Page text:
Apple Music has “well over” 30 million paid subscribers, according to apple executive Jimmy Iovine, maintaining the consistent growth the service has enjoyed since its launch two years ago. In an interview with Billboard, Mr. Iovine also said that even though Apple Music and music streaming are growing, it “isn’t in the right place” yet.
“I just don’t think streaming is enough as it is,” he said. “I don’t agree that all things are going to be OK [just] because Apple came into streaming and the numbers went up. Look at the catalog: It’s a matter of time before the ’60s become the ’50s and the ’50s become the ’40s. The people that are listening to the ’60s will die — I’m one of them. Life goes on. So you have to help the artists create new stuff that they would never be able to do on their own.”
In the piece, he, Beats 1 head Zane Lowe, and Apple Music content director Larry Jackson make the case that the challenge is for Apple to make a platform where musicians and artists can create content around their content. Behind the scenes stuff, interviews, stories, and more are the way for artists to turn fans into super fans.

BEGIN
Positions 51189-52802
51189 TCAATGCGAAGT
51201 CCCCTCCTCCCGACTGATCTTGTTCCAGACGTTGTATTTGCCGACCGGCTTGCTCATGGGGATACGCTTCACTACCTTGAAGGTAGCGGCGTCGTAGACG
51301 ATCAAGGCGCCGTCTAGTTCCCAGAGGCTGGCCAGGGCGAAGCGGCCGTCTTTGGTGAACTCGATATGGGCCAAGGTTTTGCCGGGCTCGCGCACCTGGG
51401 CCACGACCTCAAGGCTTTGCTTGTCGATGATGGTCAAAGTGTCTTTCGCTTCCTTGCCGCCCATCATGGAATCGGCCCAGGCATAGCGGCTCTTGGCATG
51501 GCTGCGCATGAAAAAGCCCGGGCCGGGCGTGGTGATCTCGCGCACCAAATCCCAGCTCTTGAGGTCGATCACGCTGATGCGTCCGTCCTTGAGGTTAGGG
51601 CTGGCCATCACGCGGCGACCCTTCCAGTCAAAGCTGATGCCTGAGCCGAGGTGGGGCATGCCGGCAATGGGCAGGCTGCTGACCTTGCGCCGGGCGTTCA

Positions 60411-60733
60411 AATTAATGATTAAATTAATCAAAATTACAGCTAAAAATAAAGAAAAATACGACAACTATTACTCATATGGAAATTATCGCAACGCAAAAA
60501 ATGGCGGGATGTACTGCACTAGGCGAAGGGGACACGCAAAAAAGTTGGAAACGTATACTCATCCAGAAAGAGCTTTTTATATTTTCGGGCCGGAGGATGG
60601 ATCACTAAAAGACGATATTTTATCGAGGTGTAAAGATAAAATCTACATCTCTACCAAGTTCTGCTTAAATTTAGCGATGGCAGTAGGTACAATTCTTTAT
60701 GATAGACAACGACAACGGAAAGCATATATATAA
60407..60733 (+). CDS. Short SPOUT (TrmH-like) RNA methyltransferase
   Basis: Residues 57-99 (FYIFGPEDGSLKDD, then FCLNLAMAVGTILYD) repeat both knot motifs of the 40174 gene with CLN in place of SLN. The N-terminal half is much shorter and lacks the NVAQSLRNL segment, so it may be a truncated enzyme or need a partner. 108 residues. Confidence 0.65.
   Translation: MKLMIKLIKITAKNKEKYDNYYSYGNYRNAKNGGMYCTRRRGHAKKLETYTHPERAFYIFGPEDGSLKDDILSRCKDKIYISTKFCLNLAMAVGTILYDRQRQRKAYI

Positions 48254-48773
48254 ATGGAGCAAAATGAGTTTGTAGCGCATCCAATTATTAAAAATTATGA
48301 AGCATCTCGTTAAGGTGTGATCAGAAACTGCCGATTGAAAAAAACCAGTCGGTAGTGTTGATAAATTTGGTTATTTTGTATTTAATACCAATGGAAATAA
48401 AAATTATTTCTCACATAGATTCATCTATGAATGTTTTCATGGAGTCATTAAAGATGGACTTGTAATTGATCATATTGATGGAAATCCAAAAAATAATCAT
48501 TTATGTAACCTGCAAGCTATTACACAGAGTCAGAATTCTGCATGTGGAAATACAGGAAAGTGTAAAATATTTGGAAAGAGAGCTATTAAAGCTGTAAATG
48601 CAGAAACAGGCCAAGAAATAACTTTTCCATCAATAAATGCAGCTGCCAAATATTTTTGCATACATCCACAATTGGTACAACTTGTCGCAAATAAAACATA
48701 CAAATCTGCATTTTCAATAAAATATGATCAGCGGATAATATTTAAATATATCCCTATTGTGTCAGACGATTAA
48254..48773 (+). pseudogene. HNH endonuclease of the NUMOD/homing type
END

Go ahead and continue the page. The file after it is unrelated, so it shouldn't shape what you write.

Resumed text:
To that end, Mr. Iovine said Apple Music is working to be, “an environment where they can do creative content. We’re experimenting. This is a new business. We’ve loaded as many creative people as we can into one place. What will happen, in my experience, is something really cool.”
A Stream Is Not a Stream
Apple is also wanting to change the way Billboard—the magazine that published the interview—counts streams. Currently, Billboard counts free streams from services like youTube the same as a paid stream from Apple Music (Spotify, and other paid services).
Apple wants that changed because it would benefit Apple (and the other paid services). The company’s rational is that the current ranking system incentivizes artists gunning for #1 to promote those free streams—where they don’t make any money.
Changing the system to weight paid streams more heavily than free streams could shift the dynamics of the industry in favor of services like Apple Music.
Though Billboard itself was discussing this, there’s no indication as to whether the magazine is considering the change.
There’s more in the full article, which is a very good read.